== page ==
A run of eight games against genuine playoff contenders, east and west, has seen Portland scrape nine points off two wins and three draws. We have five more of those kind of games, at least, so getting full points against the other teams is a must.
Toronto and Chivas back-to-back perhaps affords us the chances to rest guys like AJB and Ryan Johnson, and start to feed guys back in and look to find something that works for who we’ve got right now. There’s no shame with going to places like Seattle and Sandy and coming back with nothing to show for it, but the manner of the latest defeat would be a signal to me that we need to freshen things up a bit.
The other space that I could tie back to my Trek diversion at the start is the space to breath, and to heal. We settle back into a regular weekly schedule, so no more three games in nine days carry on. That helps down the stretch.
We can cry foul every time we’re wronged by officials, on the pitch and off, but ultimately we hold our own fate in our hands with five matches at home, where we’re unbeaten since March.
We host Colorado, LA, Seattle and RSL and we arguably need to win at least two or three of those. Trips to Vancouver and Chivas USA, twice, could bring to an end a horrible run of one point in our last five road trips. That goalless draw against te Union was also our last clean sheet, the fourth in six games at the time.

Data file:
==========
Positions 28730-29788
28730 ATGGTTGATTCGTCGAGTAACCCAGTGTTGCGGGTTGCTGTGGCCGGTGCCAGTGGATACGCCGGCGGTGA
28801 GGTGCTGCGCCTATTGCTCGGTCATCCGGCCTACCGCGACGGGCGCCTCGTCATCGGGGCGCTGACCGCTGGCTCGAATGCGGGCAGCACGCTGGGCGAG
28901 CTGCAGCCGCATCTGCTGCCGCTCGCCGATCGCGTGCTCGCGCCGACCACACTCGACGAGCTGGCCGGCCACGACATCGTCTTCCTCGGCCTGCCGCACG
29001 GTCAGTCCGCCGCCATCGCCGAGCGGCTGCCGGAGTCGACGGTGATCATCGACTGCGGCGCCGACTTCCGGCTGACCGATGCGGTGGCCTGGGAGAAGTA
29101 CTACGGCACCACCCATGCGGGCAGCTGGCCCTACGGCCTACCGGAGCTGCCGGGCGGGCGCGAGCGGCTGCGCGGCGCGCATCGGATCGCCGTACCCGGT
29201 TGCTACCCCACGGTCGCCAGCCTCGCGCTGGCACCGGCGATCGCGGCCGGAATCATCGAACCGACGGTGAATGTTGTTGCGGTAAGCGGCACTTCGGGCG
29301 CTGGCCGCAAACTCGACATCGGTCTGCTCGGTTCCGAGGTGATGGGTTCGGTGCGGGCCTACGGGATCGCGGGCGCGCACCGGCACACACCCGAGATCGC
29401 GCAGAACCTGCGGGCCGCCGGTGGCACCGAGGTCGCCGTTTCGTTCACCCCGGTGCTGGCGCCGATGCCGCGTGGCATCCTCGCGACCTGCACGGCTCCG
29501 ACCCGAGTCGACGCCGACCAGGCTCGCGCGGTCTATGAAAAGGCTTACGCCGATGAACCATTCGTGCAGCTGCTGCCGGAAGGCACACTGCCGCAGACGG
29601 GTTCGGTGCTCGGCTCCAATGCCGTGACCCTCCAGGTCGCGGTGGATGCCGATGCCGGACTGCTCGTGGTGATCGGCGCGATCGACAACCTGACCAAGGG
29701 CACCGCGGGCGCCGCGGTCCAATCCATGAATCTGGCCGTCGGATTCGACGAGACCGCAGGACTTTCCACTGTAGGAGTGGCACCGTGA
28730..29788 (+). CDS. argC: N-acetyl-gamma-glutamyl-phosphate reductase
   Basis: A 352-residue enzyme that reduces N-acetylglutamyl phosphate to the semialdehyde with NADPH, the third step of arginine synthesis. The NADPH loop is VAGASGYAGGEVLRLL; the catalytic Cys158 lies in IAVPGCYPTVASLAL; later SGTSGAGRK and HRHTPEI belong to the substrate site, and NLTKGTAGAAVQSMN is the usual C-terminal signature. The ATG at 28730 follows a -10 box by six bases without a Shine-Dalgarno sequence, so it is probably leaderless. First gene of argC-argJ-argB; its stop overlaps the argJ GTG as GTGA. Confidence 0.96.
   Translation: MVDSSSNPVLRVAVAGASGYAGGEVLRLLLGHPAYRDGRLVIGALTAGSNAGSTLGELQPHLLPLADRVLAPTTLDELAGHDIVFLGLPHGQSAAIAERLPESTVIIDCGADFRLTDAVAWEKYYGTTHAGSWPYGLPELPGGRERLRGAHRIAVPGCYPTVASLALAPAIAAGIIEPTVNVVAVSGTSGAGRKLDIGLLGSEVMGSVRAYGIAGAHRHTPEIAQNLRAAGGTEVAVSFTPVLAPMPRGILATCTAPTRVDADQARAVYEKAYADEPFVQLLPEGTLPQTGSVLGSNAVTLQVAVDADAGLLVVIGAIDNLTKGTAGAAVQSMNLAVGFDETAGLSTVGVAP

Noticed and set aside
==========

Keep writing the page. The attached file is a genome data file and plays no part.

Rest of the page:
There’s no doubting the effect of injuries on the team. McKenzie underwhelmed and we’re missing Will Johnson like Chicago Fire communication directors miss points, so it’s good to look ahead and see, in the first half of September at least, a potential for some good news stories.
Dike and Futty are coming back, Horst too, and we live in hope, day-to-day, that good news will come and our Johnson will be restored to its former glory in the hole where we’ve lacked penetration in the last few weeks, or been punished for unwise lunges by seeing red.
We’ve also seen another side of Kalif in the past few games, and he’s been a rare bright spot. I sometimes come off as down on Kalif, but it’s only because there’s clearly so much more to him than he’s shown, consistently at least.
The things about injury crises is they always pass, no matter how long they seem to drag on at the time. There is light at the end of the tunnel, and we’re not alone in facing off against playoff rivals, but if we can hold our nerve there’s no reason why this story has to end before with another tale of nearly-made-it.